The program is the first medical marijuana master’s degree in the country.
The University of Maryland School of Pharmacy (UMSOP) announced Monday the establishment of a Master of Science in Medical Cannabis and Therapeutics, the first master’s program in the country with a focus on the plant’s healing properties.
The two-year degree is stationed at the Universities of Shady Grove campus in Rockville. Here are three things to know about the inaugural program starting in August.
Students will not work directly with the marijuana plant.
Wait, a medical cannabis program where students can’t even touch the flower? The quagmire of state and federal marijuana laws means budding industry professionals must take a hands off approach to the plant—literally.
“We had meetings with the attorney general of the state to ensure that the content of our program was aligned with the appropriateness of what we could educate on,” says UMSOP Dean Natalie Eddington. “There are no laboratories or other activities where the plant is available to students because we can’t do that.”
Growing medical marijuana is legal in Maryland, but cultivation is limited to 15 licensees and penalized as possession or possession with intent to distribute, depending on the circumstance. Plus, lighting a joint or popping an edible is still illegal in the eyes of Uncle Sam.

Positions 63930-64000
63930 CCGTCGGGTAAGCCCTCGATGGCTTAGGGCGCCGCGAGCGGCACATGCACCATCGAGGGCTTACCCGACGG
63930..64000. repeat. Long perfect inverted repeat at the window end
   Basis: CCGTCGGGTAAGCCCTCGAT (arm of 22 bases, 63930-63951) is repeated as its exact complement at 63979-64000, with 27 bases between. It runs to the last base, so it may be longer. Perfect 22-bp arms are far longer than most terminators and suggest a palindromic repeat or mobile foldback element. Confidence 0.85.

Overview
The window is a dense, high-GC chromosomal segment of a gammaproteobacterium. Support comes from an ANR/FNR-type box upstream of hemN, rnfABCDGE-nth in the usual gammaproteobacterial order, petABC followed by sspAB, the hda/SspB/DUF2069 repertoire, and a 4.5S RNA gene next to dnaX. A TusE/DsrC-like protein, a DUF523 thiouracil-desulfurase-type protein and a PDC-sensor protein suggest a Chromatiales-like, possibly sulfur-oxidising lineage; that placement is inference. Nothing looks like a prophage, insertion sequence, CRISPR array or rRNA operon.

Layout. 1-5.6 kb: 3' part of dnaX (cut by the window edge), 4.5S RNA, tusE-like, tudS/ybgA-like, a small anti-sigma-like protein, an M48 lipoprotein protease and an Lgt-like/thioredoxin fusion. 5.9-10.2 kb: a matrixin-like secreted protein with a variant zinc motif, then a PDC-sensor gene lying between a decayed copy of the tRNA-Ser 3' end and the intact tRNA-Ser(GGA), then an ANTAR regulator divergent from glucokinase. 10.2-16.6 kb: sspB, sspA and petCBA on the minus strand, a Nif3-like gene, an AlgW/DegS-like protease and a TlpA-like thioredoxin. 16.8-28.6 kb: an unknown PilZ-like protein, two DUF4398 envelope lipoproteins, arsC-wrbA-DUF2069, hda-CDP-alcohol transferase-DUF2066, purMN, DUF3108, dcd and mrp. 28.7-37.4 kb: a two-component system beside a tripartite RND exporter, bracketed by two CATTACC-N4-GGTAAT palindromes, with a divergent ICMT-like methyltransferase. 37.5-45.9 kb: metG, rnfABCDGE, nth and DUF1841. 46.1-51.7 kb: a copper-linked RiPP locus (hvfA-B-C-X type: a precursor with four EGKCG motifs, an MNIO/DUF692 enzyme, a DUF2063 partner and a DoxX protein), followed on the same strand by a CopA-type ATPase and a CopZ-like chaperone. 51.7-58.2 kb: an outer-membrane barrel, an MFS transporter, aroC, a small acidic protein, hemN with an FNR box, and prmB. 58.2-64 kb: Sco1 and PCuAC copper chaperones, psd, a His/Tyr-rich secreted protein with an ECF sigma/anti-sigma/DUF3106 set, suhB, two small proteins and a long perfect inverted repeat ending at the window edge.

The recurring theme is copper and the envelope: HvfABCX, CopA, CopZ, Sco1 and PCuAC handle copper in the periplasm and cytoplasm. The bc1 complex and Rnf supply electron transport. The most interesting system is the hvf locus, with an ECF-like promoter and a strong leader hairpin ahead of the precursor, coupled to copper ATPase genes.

Instead, students will utilize photo technology to analyze the plant’s appearance. Students are not able to work directly with terpenes, the smell component of cannabis used to identify and categorize unique strains.
The master’s of science isn’t just for scientists.
Although the program is situated in the School of Pharmacy, the degree is designed to educate the full range of the marijuana workforce, from healthcare providers to policy makers. The core coursework revolves around three pillars: medical cannabis science, therapeutics, and policy.
Eddington herself is teaching a course titled “Introduction to Medical Cannabis History, Culture, and Policy.” The class traces the ancient origins of weed, it’s pathway through central Asia, and its shifting regulatory status. Additional courses focus on topics like treating diseases with marijuana and the negative effects of cannabis. Outside the mandated classes, students select four electives to adapt the curriculum to their distinct field of interest.
The majority of coursework is online with an in-person symposium each semester.
“We wanted this to be an accessible program and we want it to be able to tap into students where they are,” Eddington says. “It’s for non-traditional students that might be working and this kind of delivery is important to them.”
In addition to the online coursework, the campus is hosting an industry symposium each year during the fall and spring semesters. Cannabis professionals will have an opportunity to meet students and share insights from the field while recruiting industry-educated students.
The university expects total cost of the program to be $20,785.20 for in-state students and $25,621.20 for out-of-state students.